Sherbert showed up sick, dirty and disheveled while we were trapping for the Avondale TNR Project. His fur and ears were filthy, and his breathing was congested. He’s the 55th cat we trapped for vetting in Avondale so far, but he is the first one that was already TNR’d by someone else, as you can see by his ear tip.
It was clear something was wrong. But he was trap savvy, and one night Joann used a drop trap.
I took him the next day to Roscoe Village Animal Hospital. First they determined he was FIV-/FeLV-. Then they went ahead and updated him on his vaccinations and treated him with antibiotics for a URI, cleaned his ears, and gave him Revolution for fleas. They also did bloodwork to determine his overall health status.
In the meantime they traced his microchip to Tree House, who has been attempting to reach the person who TNR’d him in the first place four years ago.
The vet said it was clear that Sherbert is pretty much a senior cat, and his teeth were really, really bad, most likely causing stomatitis. This explained why he might have been so dirty – this condition is painful and cats stop grooming themselves as a result. It is also painful for them to eat. They recommended he get a full dental, but first he needed to recover from his infection.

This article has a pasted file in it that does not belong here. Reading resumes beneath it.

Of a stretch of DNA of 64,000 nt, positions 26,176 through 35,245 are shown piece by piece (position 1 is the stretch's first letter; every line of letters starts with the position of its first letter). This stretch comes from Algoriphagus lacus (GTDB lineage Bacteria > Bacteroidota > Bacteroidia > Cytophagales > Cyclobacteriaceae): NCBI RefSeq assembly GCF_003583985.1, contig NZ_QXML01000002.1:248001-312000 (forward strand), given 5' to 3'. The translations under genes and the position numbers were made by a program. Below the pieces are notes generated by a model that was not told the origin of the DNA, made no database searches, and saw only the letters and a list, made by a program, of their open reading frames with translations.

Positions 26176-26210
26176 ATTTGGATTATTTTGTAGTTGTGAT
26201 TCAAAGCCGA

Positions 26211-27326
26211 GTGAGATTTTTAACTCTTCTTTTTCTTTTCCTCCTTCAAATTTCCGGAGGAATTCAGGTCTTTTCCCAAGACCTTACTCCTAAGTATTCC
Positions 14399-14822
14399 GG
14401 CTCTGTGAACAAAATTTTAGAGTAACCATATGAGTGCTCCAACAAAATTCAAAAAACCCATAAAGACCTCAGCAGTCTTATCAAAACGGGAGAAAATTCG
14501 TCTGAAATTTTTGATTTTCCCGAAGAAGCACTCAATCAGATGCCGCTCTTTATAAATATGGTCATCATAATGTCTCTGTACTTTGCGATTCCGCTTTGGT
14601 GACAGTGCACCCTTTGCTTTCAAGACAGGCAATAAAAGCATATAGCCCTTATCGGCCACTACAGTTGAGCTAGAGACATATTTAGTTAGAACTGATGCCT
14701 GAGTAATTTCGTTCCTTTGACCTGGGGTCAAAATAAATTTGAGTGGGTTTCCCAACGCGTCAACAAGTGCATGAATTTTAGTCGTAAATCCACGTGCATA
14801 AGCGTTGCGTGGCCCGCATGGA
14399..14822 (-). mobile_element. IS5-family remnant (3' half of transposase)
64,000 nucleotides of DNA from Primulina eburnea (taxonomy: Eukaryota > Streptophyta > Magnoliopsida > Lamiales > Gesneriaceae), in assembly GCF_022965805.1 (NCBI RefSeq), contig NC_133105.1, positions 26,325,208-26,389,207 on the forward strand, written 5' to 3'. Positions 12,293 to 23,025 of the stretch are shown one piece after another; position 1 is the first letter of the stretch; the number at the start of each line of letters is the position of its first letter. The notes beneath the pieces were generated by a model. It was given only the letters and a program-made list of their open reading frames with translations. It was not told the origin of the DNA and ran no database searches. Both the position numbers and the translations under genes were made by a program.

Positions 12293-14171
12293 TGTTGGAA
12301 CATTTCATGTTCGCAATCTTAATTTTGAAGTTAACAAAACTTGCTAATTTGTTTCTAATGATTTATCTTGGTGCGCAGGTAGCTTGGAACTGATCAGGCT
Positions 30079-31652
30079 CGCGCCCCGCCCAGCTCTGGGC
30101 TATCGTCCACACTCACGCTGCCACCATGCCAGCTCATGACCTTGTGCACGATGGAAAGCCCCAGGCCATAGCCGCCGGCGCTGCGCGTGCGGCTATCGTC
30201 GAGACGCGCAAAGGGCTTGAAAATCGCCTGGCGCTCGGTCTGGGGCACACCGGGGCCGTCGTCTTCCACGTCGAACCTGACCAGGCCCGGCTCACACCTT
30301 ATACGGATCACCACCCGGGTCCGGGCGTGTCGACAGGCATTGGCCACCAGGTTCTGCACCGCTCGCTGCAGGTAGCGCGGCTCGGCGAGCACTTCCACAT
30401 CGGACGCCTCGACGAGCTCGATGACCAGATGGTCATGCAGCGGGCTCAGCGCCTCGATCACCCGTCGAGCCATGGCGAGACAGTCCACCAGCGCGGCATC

Kim put Sherbert up in my feral cat recovery lounge in her house so that he could eat and sleep as much as he needed with a little more room for comfort. This lounge is a dog crate and trap attached together so that feral cats can be moved easily from one part to the other. I have used it for several feral cats during their recovery.
He’s doing well in the crate, but he hasn’t shown any signs of friendliness so far. I know this photo is dark, but you can see they really cleaned up his fur.
I am planning on taking him back to a vet for a full dental next week so that he can hopefully eat without pain in the future. We are getting quotes from a few vets because the highest one so far was for $1500.
There are a lot of feeders in this area and people who let their unfixed pet cats outside, which is really why there are so many colony cats. Without comprehensive TNR, the feline population has exploded here. We are doing what we can to help Kim get the population under control. So far we’ve reduced the population in three alleys by almost half in three months because of TNAdoption for friendly cats and kittens along with TNReturn for feral cats.
In the meantime, I’m a firm believer that feral cats deserve full medical care as well. If something is treatable, it will get done, just like with a pet cat. I will post the total cost after the procedure next week. If you would like to donate for his $489 vet bill so far and his upcoming dental, you can do so through PayPal at [email protected] or at the donate link at the top of this page. Thank you!